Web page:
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Child discipline

             The word “discipline” is derived from the Greek word “disciple” or the root word “disciplinare,” and suggests education, instruction, teaching and training. Discipline teaches children “age appropriate behavior and self control." A lack of discipline leads to behavioral problems, but conversely, too much discipline may lead to resentment and cause one unfavorable behavior followed by another (Leung, Robson, Lim, 1992). To discipline a child is to teach and show them what is acceptable behavior and what is not. It is to set limits but not to oppress the development of the child. Limits are established to protect children from harm and to keep them from harming themselves, others, or property.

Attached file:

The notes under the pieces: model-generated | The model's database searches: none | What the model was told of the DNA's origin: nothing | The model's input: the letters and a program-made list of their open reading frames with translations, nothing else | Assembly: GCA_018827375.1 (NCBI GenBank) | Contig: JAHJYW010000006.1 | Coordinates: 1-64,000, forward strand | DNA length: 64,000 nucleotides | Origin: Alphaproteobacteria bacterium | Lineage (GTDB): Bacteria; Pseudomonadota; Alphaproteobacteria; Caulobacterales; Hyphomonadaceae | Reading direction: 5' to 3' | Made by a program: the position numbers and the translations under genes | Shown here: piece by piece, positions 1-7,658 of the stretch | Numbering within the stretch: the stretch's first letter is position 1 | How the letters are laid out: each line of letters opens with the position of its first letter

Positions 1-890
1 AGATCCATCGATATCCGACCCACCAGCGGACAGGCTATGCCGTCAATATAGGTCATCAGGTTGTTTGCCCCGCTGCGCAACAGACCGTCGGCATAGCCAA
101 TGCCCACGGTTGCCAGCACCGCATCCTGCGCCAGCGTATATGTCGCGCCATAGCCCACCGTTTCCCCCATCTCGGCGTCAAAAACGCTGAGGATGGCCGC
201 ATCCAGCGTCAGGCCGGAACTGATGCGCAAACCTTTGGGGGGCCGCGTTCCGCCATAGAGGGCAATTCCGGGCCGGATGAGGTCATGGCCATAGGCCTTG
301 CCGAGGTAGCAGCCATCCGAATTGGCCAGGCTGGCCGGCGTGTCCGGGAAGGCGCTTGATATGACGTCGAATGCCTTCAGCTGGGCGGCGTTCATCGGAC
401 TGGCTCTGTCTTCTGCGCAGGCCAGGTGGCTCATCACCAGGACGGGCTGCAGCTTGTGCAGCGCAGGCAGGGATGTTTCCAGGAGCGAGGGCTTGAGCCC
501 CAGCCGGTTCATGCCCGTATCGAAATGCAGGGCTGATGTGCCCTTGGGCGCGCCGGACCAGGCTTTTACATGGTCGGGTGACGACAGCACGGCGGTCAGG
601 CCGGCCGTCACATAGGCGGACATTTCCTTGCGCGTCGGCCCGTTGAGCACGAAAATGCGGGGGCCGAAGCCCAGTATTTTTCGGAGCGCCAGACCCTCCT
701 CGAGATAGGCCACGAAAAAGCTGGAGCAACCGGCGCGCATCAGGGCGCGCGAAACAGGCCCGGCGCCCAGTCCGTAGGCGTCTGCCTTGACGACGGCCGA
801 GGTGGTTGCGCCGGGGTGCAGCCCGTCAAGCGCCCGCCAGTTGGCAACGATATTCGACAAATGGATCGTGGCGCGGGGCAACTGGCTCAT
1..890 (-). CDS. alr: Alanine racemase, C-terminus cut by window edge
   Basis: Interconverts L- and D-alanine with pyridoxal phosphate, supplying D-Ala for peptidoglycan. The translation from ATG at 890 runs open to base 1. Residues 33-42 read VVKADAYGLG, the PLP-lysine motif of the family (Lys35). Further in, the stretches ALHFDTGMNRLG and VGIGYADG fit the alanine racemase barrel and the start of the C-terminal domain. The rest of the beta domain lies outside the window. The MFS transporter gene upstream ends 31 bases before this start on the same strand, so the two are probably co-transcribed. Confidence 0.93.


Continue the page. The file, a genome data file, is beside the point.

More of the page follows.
There are several different methods and strategies parents can use to discipline a child, but all share the same basic goals: helping the child to achieve competence, self-control, and self-direction (Howard,1996). Successful discipline promotes age appropriate behavior that is socially acceptable and promotes respect for others as well. Exploring the various methods of achieving these goals will aid in a better understanding of ways to guide a child and encourage parents to evaluate their own styles of discipline to determine which methods will be most effective for the individual child.
             Discipline is not as simple as “To spare the rod is to spoil the child.” Discipline encompasses a complete system of expectations and role modeling, as well as positive and negative attention. There are three equally needed fundamental components that should be used to improve a child’s behavior: promoting the parent-child relationship, providing positive reinforcement for desired behaviors, and punishing undesirable behaviors (Howard, 1996).
             Parents can promote the parent-child relationship by being appropriate role models. Parents who are good role models make the best teachers of children because they are people that the children care about and want to imitate and please (Howard, 1996).